The 4 C's of Sales Strategy and Restructuring

By Warren Shiver

We’ve worked with several clients on elements of their sales strategy, which clearly define who you are selling to, what you are selling, how you are selling, and why you are different -- all to support better returns for the sales organization (Revenues – Cost of Sales). Asking fundamental questions like these begin to point to significant gaps and opportunities around sales structure and alignment.

While decisions related to sales strategy, model, and structure are highly unique to an organization, we find that investigating four core areas -- what we call the 4 C's of sales strategy -- can help guide those decisions:

  • Customer – How do you segment customers based on size, potential, needs, capacity, location, etc?  Which are your highest priority segments?
  • Coverage – Based on what you learned in customer analyses, how should you define your coverage model to best align with your highest value segments?
  • Capacity – What is the workload required to sell and service customers and how do we size/resource our team (and selling roles within it) accordingly?
  • Capability – What competencies do our people need in order to engage in the right conversations with different levels of customers, which for many companies span strategic/consultative selling to tactical selling?

By examining each of these areas, a sales organization can maximize both selling efficiencies (e.g., reducing overlapping resources, reducing T&E, and expanding the “bag” of solutions) and sales effectiveness (e.g., more value for the customer through broader solutions, better experience through single point of contact).

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When Is It Time to Optimize Sales Resources?

By Michael Perla

“History is filled with brilliant people who wanted to fix things and just made them worse.” – Chuck Palahniuk.

If you've ever been into jogging, you know that you usually get injured if you violate one of the three “too’s” – too much, too soon, too fast. It’s easy to get carried away when you first start an exercise program. Similarly, in managing sales, if you don’t take a good assessment of where you currently are, you are bound to miss something and spend more time, resources, and effort than necessary.

I’m not talking about months-and-months of research, but it’s never a waste of time to ask yourself some key questions before you start most endeavors, especially since it’s easy for us to ‘lock-in’ on a single alternative or fool ourselves into thinking we are in a better state than we are.

What are the key questions to ask to determine if you need to optimize sales resources?

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The Sales Resource Challenge -- How Many, How to Align?

By Michael Perla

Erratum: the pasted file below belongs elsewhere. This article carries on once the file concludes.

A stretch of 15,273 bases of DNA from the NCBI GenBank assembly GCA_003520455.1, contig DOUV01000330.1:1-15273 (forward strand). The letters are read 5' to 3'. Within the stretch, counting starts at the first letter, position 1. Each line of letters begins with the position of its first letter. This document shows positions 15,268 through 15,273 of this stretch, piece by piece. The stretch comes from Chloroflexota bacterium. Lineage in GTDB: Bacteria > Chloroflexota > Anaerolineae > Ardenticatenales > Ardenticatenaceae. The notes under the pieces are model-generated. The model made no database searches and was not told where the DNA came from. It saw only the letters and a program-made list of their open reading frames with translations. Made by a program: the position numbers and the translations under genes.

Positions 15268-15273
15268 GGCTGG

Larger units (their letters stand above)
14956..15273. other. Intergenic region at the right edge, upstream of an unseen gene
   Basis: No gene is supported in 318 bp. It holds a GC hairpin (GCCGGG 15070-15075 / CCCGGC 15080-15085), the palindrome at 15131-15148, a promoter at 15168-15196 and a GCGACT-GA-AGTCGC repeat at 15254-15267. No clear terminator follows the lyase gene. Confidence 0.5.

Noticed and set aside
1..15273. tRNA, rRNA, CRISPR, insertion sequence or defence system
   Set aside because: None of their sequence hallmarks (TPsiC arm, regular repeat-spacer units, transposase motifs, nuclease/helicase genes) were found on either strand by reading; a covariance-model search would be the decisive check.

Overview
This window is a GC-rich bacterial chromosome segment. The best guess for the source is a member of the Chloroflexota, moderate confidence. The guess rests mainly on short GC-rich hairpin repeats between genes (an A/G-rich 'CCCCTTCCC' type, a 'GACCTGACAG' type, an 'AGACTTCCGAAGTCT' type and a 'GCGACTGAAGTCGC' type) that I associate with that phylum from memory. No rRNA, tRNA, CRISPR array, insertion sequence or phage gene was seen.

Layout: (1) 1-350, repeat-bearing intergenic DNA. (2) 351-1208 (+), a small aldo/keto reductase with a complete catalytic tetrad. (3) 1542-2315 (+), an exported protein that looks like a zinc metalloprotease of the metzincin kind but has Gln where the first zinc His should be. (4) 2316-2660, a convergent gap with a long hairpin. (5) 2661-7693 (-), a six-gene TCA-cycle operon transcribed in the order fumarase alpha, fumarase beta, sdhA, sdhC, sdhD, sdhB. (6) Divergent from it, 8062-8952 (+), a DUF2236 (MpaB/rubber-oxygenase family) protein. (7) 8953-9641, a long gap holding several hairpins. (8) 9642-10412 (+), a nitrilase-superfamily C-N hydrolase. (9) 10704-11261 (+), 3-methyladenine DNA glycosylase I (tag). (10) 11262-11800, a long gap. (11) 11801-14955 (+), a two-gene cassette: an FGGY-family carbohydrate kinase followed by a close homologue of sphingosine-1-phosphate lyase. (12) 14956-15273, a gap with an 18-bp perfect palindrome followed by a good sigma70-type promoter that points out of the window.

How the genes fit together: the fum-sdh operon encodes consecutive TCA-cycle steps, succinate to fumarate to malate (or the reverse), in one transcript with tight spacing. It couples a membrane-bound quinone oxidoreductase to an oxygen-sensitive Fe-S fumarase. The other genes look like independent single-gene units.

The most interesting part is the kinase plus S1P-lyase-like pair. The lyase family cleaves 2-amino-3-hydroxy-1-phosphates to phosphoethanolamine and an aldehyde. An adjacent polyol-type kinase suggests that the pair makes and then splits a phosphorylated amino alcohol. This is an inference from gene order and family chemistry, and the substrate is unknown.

According to Harvard Business Review, companies spent $800B on sales force compensation and another $15B on sales training in 2015.  If you add in another $15B investment in CRM according to Gartner, companies spent $830B on people, people development and enabling technologies, which is roughly 5% of total US Gross Domestic Product.  This is a staggering amount of money invested to deliver revenue growth. 

Contrast this figure to the investment we make annually in optimizing the return on that investment.  Once a year, typically during the budget process, we sit down and think through how many sales people we need in the organization.  We may base our sizing assumptions on how we performed this year, our revenue targets for the upcoming year, or a financial analysis of the costs (e.g., recruiting, on-boarding) versus the benefits (revenue ramp-up time). 

More often than not, we devote too little time prioritizing our customers, determining our coverage model, and sizing our sales teams. Our need to reassess our go-to-market strategy is magnified when there have been major market or competitive shifts or if our company has grown through acquisition.

We all know the value of rebalancing our 401K to drive greater returns on our investment portfolio.  Yet, as collective stewards of nearly $1 trillion in sales investment, the question remains – why do we place so little time and effort in driving a greater return on our investment in sales? 

To answer that question, we developed an in-depth guide around the components of Sales Resource Optimization (SRO), including the 4 C’s of customers, coverage, capacity and capabilities. More and more of our clients are annually re-assessing how they organize and deploy sales resources to ensure they are keeping up with market/customer changes, which are happening at an accelerated pace today.

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